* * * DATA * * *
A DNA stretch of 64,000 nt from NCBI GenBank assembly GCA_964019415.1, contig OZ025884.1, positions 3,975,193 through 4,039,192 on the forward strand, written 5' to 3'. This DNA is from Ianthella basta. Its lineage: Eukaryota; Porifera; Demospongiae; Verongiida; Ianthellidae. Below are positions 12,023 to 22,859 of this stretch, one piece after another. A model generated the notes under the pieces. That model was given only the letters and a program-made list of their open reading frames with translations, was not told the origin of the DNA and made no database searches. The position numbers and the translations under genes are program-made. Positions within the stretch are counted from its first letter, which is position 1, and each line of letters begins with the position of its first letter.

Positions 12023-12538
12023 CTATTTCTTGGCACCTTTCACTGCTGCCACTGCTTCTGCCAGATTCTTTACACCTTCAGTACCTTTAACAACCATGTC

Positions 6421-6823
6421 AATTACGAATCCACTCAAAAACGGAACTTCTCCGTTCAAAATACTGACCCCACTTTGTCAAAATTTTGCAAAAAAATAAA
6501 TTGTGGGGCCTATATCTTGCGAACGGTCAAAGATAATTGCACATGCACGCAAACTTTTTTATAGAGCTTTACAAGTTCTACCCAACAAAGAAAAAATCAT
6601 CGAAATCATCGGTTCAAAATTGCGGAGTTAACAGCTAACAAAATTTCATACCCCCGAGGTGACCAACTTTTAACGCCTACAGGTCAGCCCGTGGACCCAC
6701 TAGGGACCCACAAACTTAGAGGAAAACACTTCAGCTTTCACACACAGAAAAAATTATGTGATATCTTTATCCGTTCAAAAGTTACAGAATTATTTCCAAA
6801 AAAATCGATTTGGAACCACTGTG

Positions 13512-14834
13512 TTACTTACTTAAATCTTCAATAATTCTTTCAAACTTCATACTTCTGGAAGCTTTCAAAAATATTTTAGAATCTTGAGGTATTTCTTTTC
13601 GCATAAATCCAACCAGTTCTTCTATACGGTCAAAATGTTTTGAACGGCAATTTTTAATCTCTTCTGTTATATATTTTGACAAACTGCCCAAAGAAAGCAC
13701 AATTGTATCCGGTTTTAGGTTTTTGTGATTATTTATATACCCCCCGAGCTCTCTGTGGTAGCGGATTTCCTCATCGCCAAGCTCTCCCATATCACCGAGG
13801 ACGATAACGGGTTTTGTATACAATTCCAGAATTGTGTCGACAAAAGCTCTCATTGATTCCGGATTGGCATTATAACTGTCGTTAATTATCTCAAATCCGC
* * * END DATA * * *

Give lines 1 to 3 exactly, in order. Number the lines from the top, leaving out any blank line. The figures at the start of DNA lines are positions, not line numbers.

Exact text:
A DNA stretch of 64,000 nt from NCBI GenBank assembly GCA_964019415.1, contig OZ025884.1, positions 3,975,193 through 4,039,192 on the forward strand, written 5' to 3'. This DNA is from Ianthella basta. Its lineage: Eukaryota; Porifera; Demospongiae; Verongiida; Ianthellidae. Below are positions 12,023 to 22,859 of this stretch, one piece after another. A model generated the notes under the pieces. That model was given only the letters and a program-made list of their open reading frames with translations, was not told the origin of the DNA and made no database searches. The position numbers and the translations under genes are program-made. Positions within the stretch are counted from its first letter, which is position 1, and each line of letters begins with the position of its first letter.

Positions 12023-12538
12023 CTATTTCTTGGCACCTTTCACTGCTGCCACTGCTTCTGCCAGATTCTTTACACCTTCAGTACCTTTAACAACCATGTC